That evening, Ridge will be the featured speaker at a fundraising dinner at the Marriott Pittsburgh North in Cranberry Twp.  The evening begins with a cocktail reception and silent auction at 5:30 p.m., followed by dinner at 7 p.m. Tickets are available by calling 724-443-0700 ext. 5258 or by visiting  Proceeds benefit the St. Barnabas Free Care Fund, which in 2012 alone provided more than $4.5 million in free care to poor and low-income patients at St. Barnabas Nursing Home, Valencia Woods at St. Barnabas and The Arbors at St. Barnabas.

St. Barnabas Health System is the largest health care concern of its kind in Pennsylvania and offers service apart from the ordinary in a faith-based, non-denominational setting.  Tracing its heritage back to 1900, the system serves approximately 900 inpatients and residents, plus 43,500 outpatients and home care clients.  The health system is composed of the

St. Barnabas Communities, a continuing care retirement community including The Village at St. Barnabas, The Washington Place at St. Barnabas, The Woodlands at St. Barnabas and White Tail Ridge; St. Barnabas Clinical Services, including St. Barnabas Nursing Home, St. Barnabas Medical Center, Valencia Woods at St. Barnabas and The Arbors at St. Barnabas; and St. Barnabas Charities, the fund-raising arm, which includes the Kean Theatre and Rudolph Auto Repair.


  1. Marie Indovina Funaro

    My father was born 1901 to Maria Tantilla, who died after giving birth to him. My father tried in vain to find anything about her. He could not even find her grave. My father was born in Pittsburgh. His name was James Vincent Indovina. His father took him back to Scically to be raised by relatives. He returned to Pittsburgh at age 13. He lived with his father Philip in the Hill District with other immigrant men and worked for the railroad and steel mill. I found among his possession an old black pouch containing a silver cross with the words on back “St Barnabas Free Home”. I wonder if he was born there, if his mother was a client, or if my father had used your services. Thank you for any information.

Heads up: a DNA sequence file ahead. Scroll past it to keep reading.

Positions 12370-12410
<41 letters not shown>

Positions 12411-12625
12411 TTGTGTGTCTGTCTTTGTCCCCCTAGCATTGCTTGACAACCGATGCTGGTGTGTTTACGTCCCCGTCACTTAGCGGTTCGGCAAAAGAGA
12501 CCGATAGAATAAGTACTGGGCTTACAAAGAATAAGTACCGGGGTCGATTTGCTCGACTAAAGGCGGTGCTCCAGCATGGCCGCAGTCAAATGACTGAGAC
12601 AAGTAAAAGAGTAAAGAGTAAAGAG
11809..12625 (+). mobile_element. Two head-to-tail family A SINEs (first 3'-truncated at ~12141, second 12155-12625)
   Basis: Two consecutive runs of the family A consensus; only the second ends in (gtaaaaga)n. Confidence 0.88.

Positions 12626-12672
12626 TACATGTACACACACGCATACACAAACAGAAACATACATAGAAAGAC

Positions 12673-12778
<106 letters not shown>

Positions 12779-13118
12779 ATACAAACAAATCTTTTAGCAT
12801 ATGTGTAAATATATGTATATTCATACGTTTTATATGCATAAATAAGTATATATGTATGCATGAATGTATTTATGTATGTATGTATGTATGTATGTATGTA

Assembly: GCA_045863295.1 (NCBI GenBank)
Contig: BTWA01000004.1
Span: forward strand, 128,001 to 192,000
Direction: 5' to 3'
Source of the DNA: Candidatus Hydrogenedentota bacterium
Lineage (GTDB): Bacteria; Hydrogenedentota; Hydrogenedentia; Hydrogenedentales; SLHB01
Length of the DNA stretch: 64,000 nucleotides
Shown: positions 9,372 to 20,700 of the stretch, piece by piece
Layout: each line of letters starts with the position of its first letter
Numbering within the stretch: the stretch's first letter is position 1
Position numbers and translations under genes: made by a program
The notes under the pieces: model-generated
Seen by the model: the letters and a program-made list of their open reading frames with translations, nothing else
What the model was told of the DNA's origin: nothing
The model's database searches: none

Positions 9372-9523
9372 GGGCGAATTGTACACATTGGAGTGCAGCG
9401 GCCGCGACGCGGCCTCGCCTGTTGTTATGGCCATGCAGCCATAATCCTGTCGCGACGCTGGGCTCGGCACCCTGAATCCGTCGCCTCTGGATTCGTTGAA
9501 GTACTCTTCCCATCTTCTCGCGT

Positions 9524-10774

2. Robert Warrender

    I am in possession of the original gong that was used as the dinner bell at the Saint Barnabas home on Route 5 along Lake Erie. I was raised Episcopalian St.Christopher’s Hermitage PA. After a merger with a Farrell PA Episcopal Church the name was changed to the Church of the Redeemer. Making a long story short the gong that I’m referring to ended up in the basement of the Redeemer and ended up into my father’s hands cherished it in this home for a number of years. My father passed in 2008 Charles warrender of 665 North Darby Road Hermitage PA. I cherish it as well I would like to know the history of the gong its origination where it was manufactured and how it came to the Barnabas home. An old friend of mine dr. wheeler G Clements Said when he was a boy he used to bring the gong the call the monks for breakfast lunch and supper. Dr. Clements is since past And if anybody has any history on this phone I would greatly appreciate it.

  3. Tracy Carpenter

    I have just found the death certificate for my great great grandfather, one Joseph Smith Dawson, which showed he died at the St. Barnabas Free Home in 1913. The man who gave the information for his death certificate was Mr. Hanse himself. Clearly he was caring for him at the time of his death by stroke in 1913. I am deeply moved to have learned this.